There are two species of clothes-eating moths in the world – the casemaking clothes moth and the webbing clothes moth. Both species will eat cotton, wool, silk, and other natural fibers, including those in your favorite winter clothing. They especially love that type of fiber. If you finish eating all the natural fibers, they’ll eat synthetic materials just to get to that sweet natural fiber.

Other species of moths will drink juices, sap, and poop essence. They’ll actively look for flowers, fruits, and various food sources that look juicy. With the organs on their feet, they’ll touch and taste at the same time, giving them a weird sensation. Somehow, it helps them find good food.

Moths have a long proboscis that they use to suck everything dry. When not used, the proboscis is rolled up in the front of the head. When food is in sight, the moth will unroll it like a carpet, and the straw-like tube will insert itself in the food source. I bet you’re thinking that this is where the sucking action begins, and you’d be wrong.

You see, moths don’t “suck” food through their proboscis. At least not in the beginning. That’s because their food is thicker than water, and they don’t have enough strength to suck it. Instead, the proboscis slowly pulls the food in the mouth, where it mixes with saliva. The food goes down the esophagus in the crop, which releases small bits of food into the gizzard, which releases digestive enzymes to break the food down.

When everything is broken down nicely, all the food goes into the midgut where it breaks down again thanks to other digestive juices. The moth’s hindgut absorbs all the remaining nutrients and what is unusable goes out as feces. That’s about it when it comes to the eating process of adult moths.

Do Moths Eat Clothes?

Some moth species do eat clothes, yes. Only two species, to be more exact, the webbing clothes moth and the casemaking clothes moth. The larvae have to eat something and coincidentally, you have all those tasty sweaters lying around. Naturally, they’re going to chomp on your clothes unless you do something about it. Interestingly enough, adult moths don’t eat clothes but only the larvae do.

Moths don’t have mouths to eat with. They have proboscises with which they suck the juice out of things. But is there a particular reason why these moths breed inside your closet? Yes, there is. These two moth species prefer dark conditions, and your closet is a perfect breeding ground. And then there’s the fact that the larvae need keratin to continually develop and become adult moths.

Keratin is a protein most often found in fingernails, hair, and skin. But these larvae can’t exactly chomp down humans, thankfully. However, there’s one more thing that contains keratin – natural fibers like wool. They also enjoy eating silk, leather, fur, and feathers. Your clothes aren’t safe anymore with the moth larvae running rampant in your closet, in other words.

Aside from the casemaking clothes moths and the webbing clothes moths, no other species eats clothes. The larvae of these two species have special camouflage techniques that they employ when feeding.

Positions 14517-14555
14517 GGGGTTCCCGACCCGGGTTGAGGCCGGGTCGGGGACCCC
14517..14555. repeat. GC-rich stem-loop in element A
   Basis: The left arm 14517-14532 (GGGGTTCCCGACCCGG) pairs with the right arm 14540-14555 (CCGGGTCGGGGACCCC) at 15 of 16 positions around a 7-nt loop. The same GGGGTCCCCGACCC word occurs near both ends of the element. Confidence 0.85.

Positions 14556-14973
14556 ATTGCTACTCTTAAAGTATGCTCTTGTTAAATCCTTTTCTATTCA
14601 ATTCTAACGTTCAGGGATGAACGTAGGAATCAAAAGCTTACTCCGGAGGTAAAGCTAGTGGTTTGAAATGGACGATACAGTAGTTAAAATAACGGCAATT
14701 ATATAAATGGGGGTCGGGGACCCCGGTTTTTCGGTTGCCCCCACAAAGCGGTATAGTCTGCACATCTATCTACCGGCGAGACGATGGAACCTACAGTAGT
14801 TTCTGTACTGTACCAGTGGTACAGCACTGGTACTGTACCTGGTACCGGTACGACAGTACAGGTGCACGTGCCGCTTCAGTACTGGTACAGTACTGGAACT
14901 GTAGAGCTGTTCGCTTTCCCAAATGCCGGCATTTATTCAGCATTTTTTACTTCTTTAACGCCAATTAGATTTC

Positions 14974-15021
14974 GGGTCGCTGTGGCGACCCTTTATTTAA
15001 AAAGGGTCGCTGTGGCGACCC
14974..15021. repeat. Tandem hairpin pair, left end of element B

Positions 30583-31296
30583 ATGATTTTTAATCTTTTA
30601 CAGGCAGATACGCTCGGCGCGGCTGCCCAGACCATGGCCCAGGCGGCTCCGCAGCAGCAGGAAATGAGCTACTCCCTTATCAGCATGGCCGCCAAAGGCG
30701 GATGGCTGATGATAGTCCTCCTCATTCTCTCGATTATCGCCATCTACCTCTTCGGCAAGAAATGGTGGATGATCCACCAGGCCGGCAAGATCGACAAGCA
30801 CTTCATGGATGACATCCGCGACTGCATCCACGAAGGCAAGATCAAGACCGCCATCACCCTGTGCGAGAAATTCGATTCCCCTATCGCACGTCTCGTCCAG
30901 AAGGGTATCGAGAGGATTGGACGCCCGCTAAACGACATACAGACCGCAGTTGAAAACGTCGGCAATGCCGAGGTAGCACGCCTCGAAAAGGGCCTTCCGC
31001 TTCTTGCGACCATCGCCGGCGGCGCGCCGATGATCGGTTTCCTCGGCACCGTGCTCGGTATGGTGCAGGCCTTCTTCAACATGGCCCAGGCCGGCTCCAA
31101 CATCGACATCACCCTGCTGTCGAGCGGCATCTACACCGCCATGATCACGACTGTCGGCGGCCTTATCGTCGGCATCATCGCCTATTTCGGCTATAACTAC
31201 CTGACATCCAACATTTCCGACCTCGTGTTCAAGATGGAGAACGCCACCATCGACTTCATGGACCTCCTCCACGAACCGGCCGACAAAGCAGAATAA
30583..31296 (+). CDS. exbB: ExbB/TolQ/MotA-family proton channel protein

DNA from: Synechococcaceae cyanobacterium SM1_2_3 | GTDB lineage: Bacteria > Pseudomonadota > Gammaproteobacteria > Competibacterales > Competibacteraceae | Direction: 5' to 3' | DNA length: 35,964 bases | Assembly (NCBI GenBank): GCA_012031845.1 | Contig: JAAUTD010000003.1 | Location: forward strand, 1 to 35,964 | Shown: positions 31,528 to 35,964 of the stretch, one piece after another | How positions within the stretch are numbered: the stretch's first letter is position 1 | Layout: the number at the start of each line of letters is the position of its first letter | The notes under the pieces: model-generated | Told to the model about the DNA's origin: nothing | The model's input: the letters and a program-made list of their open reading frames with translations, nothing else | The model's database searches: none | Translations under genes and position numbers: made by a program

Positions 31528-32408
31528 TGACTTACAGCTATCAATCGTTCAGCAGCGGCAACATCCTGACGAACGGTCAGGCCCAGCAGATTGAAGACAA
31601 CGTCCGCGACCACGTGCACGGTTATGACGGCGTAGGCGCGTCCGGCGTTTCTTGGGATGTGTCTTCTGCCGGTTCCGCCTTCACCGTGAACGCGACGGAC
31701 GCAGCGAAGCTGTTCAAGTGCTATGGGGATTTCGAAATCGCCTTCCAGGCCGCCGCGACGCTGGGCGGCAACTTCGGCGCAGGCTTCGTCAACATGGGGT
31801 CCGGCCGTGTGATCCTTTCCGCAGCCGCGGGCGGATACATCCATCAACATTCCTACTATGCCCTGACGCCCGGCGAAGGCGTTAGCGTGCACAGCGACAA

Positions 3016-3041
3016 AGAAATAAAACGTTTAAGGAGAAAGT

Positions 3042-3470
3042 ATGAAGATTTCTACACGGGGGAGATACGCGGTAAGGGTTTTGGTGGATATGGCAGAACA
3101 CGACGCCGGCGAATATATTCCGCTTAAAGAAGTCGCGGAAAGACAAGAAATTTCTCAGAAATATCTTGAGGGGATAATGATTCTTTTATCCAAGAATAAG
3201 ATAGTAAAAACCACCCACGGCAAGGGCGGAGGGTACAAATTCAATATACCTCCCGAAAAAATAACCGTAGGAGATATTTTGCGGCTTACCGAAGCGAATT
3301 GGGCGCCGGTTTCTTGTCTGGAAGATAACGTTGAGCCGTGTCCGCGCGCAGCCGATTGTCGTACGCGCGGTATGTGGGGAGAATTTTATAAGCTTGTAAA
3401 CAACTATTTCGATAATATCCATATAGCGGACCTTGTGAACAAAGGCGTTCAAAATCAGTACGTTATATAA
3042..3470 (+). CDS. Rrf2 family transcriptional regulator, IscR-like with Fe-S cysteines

Casemaking clothes larvae carry along portable cases that take the color of the fabrics the larvae are eating. Webbing larvae, on the other hand, spin tunnels through clothes (the holes you see) that are colored the same way as the fabric.

Do Moths Eat Leaves?

Yes and no. Adult moths don’t eat leaves because they physically can’t do that. They don’t have a mouth to chew with. Instead, they have a proboscis that helps them suck the juices and nectar from flowers. They can feed on feces and mud when they require minerals and protein, as well. But there is a time when moths feed only on leaves – when they are larvae.

Moth larvae will eat the leaves of various plants, depending on their species. That’s their main source of food until they turn into adult moths. But just as they eat leaves, they can instantly turn to eating your wardrobe if they ever get there. Hopefully, they won’t reach your favorite clothes!

Can Moths Bite You?

Moths can be pesky bastards when it comes to pissing you off and shredding your clothes. But besides that, can they harm you in other ways? Can they bite your head off? No, you’re thinking of Mothman here. But for real, can moths bite you, and do you need any treatment for moth bites?

The great news is moths are physically unable to bite you. You see, they don’t have a mouth or teeth or anything else to harm you. All they have is a long, straw-like proboscis that’s only good at sucking liquid food from the environment. Moreover, they don’t care about biting people because they wouldn’t get any nutrients by doing it.

But moths can cause allergic reactions through their wings. The tiny scales on their wings occasionally shed off and become airborne, at which point they turn into allergens. You could get a rash, swelling, red bumps on your skin, or itchiness. These red spots look a lot like bites, hence the misconception that moths can bite you. But they’re not bites!

Conclusion

Moths are a pain in the butt, indeed, but they’re also fluffy and may eat your clothes if you’re not careful. Most moth species only ever eat leaves as larvae, and they suck nectar from flowers as adults.

Only two moth species eat clothes, and that’s when they’re larvae. Moth adults can’t “eat” anything because they lack a mouth. They can only drink juices.

Moths